Anger and guilt. Depression is often associated with, maybe even
concealed by, other emotions, especially anger and guilt. Research
reveals that anger with the spouse is often the true source of
depression. Therefore, the other emotions may have to be dealt with
before the sadness shows itself clearly. Then the depression can be
deconditioned, attacked cognitively, or understood through insight.
Remember, our guilt may be unjustified (see section above) and our
anger is likely to be suppressed (see next chapter). Flanigan (1996)
writes about forgiving yourself. Often we are very angry about how we
have been treated, but we have been taught that it isn't nice to be
hostile (and besides it may actually be dangerous), so we don't talk
about it. Venting might help. Determinism, too.
Shame. In some cases, for instance with shame, it may be
necessary to uncover the original early childhood pain that made
us feel inadequate. Then you can nurture the hurt, fragile inner child
and build your self-esteem using more rational and mature methods.
Several ways of reducing shame are described in the special section on
shame above. Be sure to see John Bradshaw's books.
Our inner child. Chopich and Paul (1993) describe how our "inner
child" may be abandoned and shamed by our own "inner adult." When
this happens the inner child feels very negative about itself, including
feeling bad, shame, fearful, and in need of addictions to numb the
hurts. Their treatment (it could be self-help) involves encouraging our
adult part to attend to, accept, protect, and take care of our inner
child. A healthy, protected inner child is very valuable to us; it is
intuitive, creative, passionate, full of wonder, playful, energized,
sensitive, wise, and fun. Basically, self-help of an insight nature for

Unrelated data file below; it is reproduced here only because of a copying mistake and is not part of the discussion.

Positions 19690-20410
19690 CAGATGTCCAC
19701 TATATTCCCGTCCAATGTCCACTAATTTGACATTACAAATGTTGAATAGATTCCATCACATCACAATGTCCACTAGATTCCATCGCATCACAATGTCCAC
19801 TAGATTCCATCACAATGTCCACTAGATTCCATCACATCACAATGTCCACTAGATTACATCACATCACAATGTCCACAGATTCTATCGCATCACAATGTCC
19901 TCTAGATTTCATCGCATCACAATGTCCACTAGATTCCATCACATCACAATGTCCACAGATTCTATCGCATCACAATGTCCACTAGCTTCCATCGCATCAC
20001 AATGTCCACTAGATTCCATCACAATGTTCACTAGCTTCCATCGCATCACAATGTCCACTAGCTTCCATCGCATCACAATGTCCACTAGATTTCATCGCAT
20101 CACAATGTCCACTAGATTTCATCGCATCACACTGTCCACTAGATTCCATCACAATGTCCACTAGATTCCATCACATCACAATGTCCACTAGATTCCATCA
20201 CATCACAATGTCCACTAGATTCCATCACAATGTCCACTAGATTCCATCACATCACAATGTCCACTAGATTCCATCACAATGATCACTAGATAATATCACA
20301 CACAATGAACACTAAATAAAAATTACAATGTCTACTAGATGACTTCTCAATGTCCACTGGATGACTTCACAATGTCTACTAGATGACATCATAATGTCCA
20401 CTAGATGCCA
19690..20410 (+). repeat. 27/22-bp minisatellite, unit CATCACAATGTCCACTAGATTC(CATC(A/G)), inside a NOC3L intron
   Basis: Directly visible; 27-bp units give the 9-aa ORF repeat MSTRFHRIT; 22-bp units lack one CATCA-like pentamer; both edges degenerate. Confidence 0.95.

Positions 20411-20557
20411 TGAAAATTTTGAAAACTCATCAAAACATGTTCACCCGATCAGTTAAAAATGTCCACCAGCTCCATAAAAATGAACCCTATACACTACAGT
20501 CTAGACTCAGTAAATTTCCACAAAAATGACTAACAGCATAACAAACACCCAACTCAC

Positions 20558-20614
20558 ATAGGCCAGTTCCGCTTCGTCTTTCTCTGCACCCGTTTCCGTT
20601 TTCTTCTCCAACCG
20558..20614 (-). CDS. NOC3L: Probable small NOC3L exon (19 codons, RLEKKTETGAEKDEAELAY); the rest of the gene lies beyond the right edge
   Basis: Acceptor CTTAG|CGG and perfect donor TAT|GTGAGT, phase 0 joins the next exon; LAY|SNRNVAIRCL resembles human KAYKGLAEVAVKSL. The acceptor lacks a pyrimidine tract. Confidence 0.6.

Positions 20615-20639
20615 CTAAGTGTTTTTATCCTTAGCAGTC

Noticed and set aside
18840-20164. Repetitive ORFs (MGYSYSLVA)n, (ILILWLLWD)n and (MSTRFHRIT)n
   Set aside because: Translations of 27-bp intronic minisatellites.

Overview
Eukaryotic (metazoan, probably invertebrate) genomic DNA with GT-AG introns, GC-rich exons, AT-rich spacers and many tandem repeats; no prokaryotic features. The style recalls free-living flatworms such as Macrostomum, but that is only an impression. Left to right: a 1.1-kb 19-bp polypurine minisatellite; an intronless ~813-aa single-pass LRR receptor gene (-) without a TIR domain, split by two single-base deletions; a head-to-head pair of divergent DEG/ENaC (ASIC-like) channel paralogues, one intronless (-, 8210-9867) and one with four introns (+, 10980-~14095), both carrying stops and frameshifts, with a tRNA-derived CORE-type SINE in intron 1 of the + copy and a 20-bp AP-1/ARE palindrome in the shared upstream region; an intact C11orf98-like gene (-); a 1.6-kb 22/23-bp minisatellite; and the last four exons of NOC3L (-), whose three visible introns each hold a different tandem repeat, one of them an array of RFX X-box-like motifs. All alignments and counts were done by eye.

depression involves getting to know our true feelings, i.e.
understanding and accepting our self, including our inner child. Self-
esteem results, in part, from our inner adult loving our inner child.
Again, see the discussion of shame in the previous section.
The best treatment
I'll end this long chapter with a description of ideal treatment. It is expensive
unless you have good health insurance. It is certainly extensive and hard
work. One of the more highly recommended (particularly by insight
therapists) self-help books for depression is by a psychologist, Richard
OConnor, Undoing Depression, 1999). In essence his book recommends
getting an insight therapist and then supplementing that therapy with careful
self-observations that help the depressed person understand how and why
they are different and depressed. In conjunction with the insight therapist,
the patient can observe how he or she sees the world; how he or she doubts
that he/she can ever change and meet their own standards; how he/she feels
towards and interacts with others; how he/she sees more criticism and
hostility directed toward him/her than others do; how he/she is puzzled by
human emotions, and so on. These are not easy feelings to uncover and they
tap into both the scarier feelings and the stronger needs of a depressed